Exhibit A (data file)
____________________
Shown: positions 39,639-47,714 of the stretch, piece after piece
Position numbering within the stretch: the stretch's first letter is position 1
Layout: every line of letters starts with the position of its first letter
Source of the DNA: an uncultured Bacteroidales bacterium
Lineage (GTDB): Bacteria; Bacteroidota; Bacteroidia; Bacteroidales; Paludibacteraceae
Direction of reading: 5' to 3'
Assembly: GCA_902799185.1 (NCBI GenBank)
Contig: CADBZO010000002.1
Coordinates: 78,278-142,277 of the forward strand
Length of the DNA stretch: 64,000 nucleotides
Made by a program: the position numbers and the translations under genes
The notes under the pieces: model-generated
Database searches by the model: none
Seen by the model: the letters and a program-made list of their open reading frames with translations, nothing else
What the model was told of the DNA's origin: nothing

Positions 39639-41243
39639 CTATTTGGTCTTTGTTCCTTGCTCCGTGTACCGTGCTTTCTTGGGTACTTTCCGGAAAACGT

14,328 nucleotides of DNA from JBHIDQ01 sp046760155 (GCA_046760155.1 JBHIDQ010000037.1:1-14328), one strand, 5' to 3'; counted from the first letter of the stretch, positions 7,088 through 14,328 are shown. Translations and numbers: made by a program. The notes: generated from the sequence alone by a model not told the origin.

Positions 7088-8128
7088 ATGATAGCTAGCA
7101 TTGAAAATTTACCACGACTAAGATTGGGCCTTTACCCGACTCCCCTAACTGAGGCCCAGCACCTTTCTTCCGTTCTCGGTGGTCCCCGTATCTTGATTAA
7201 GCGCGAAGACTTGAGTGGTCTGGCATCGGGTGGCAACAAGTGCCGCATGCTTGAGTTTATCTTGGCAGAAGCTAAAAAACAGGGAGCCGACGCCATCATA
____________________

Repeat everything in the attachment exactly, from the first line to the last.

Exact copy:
Shown: positions 39,639-47,714 of the stretch, piece after piece
Position numbering within the stretch: the stretch's first letter is position 1
Layout: every line of letters starts with the position of its first letter
Source of the DNA: an uncultured Bacteroidales bacterium
Lineage (GTDB): Bacteria; Bacteroidota; Bacteroidia; Bacteroidales; Paludibacteraceae
Direction of reading: 5' to 3'
Assembly: GCA_902799185.1 (NCBI GenBank)
Contig: CADBZO010000002.1
Coordinates: 78,278-142,277 of the forward strand
Length of the DNA stretch: 64,000 nucleotides
Made by a program: the position numbers and the translations under genes
The notes under the pieces: model-generated
Database searches by the model: none
Seen by the model: the letters and a program-made list of their open reading frames with translations, nothing else
What the model was told of the DNA's origin: nothing

Positions 39639-41243
39639 CTATTTGGTCTTTGTTCCTTGCTCCGTGTACCGTGCTTTCTTGGGTACTTTCCGGAAAACGT

14,328 nucleotides of DNA from JBHIDQ01 sp046760155 (GCA_046760155.1 JBHIDQ010000037.1:1-14328), one strand, 5' to 3'; counted from the first letter of the stretch, positions 7,088 through 14,328 are shown. Translations and numbers: made by a program. The notes: generated from the sequence alone by a model not told the origin.

Positions 7088-8128
7088 ATGATAGCTAGCA
7101 TTGAAAATTTACCACGACTAAGATTGGGCCTTTACCCGACTCCCCTAACTGAGGCCCAGCACCTTTCTTCCGTTCTCGGTGGTCCCCGTATCTTGATTAA
7201 GCGCGAAGACTTGAGTGGTCTGGCATCGGGTGGCAACAAGTGCCGCATGCTTGAGTTTATCTTGGCAGAAGCTAAAAAACAGGGAGCCGACGCCATCATA